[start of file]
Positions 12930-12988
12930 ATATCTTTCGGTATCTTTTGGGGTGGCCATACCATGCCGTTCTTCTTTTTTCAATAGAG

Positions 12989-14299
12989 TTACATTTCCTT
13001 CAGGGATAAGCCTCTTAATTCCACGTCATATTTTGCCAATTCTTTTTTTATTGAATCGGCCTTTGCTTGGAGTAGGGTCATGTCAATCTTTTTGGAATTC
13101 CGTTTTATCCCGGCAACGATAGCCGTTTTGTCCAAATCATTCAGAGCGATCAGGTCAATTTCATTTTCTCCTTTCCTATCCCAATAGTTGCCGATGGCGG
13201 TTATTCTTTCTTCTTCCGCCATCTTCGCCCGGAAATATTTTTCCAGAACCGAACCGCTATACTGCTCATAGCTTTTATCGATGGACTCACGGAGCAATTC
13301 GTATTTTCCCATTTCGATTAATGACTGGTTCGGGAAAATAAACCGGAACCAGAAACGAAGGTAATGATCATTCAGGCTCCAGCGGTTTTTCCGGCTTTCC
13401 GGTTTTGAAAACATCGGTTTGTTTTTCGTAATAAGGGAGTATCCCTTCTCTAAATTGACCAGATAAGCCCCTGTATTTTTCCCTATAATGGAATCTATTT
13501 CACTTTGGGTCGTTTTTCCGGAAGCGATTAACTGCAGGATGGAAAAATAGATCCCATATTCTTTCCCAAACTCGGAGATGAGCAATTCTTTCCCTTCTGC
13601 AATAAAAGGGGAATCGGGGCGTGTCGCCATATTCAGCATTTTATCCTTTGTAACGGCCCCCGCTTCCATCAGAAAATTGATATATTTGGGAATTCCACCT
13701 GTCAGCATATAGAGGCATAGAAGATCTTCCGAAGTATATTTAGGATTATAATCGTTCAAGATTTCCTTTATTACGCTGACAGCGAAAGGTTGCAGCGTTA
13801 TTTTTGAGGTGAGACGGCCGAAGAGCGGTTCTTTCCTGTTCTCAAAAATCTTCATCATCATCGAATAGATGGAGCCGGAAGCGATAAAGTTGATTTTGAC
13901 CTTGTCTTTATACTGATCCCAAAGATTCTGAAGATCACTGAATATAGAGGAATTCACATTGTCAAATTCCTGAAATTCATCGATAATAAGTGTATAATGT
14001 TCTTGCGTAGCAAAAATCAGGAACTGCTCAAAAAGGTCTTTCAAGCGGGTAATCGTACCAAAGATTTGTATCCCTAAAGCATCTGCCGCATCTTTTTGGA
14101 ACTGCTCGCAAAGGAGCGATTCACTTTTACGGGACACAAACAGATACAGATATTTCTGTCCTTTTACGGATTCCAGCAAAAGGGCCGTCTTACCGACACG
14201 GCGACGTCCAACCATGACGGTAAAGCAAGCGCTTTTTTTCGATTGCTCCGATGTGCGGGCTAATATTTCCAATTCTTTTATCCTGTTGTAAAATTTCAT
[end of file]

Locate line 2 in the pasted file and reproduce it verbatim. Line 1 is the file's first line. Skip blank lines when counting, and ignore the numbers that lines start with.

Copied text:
12930 ATATCTTTCGGTATCTTTTGGGGTGGCCATACCATGCCGTTCTTCTTTTTTCAATAGAG